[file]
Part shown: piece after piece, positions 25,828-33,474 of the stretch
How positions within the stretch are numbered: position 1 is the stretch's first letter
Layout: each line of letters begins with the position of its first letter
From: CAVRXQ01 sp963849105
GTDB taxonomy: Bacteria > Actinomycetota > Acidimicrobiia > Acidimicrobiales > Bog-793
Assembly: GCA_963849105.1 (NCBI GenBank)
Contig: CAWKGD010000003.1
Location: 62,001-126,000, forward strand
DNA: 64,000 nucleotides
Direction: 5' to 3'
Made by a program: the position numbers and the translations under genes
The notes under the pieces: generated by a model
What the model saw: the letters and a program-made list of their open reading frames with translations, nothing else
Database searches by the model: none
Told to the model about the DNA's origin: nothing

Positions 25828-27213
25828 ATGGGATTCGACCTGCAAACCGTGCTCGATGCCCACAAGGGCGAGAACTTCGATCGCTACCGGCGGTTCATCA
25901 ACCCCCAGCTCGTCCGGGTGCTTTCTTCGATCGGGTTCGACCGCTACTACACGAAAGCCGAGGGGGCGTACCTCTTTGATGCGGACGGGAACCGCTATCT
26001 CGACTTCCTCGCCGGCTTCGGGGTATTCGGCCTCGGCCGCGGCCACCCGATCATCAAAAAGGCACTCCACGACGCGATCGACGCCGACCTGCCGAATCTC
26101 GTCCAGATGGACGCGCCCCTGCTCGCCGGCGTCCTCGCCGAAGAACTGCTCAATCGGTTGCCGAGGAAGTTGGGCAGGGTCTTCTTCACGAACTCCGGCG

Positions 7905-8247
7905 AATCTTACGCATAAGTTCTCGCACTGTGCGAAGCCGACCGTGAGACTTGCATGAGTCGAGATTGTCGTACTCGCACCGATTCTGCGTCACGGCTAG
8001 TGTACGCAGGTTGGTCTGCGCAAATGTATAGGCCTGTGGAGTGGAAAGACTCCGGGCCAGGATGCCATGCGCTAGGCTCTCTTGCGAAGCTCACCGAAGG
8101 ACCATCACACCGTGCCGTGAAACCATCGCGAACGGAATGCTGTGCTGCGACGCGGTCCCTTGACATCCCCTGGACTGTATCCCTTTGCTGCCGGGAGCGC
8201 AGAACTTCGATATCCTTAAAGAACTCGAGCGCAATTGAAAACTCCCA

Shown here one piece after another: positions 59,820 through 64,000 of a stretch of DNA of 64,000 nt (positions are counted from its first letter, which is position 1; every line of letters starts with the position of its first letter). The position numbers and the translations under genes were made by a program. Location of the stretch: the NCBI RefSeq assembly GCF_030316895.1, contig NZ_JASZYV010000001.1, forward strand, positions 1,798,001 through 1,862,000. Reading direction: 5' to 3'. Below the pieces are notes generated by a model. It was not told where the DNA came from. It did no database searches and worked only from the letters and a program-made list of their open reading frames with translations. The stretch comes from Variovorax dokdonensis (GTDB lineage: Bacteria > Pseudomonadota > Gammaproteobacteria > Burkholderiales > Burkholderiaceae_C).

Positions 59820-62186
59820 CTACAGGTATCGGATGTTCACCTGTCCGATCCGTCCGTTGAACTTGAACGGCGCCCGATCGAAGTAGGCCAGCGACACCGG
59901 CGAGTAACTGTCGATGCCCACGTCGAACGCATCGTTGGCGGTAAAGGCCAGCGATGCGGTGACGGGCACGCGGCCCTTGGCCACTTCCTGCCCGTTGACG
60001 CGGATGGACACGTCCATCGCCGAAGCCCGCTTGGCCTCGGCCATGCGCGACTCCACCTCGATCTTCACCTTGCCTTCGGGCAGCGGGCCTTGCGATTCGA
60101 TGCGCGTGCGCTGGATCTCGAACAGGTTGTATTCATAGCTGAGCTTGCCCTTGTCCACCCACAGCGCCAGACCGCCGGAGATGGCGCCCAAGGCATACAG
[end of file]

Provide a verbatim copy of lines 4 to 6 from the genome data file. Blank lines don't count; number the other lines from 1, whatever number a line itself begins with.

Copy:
From: CAVRXQ01 sp963849105
GTDB taxonomy: Bacteria > Actinomycetota > Acidimicrobiia > Acidimicrobiales > Bog-793
Assembly: GCA_963849105.1 (NCBI GenBank)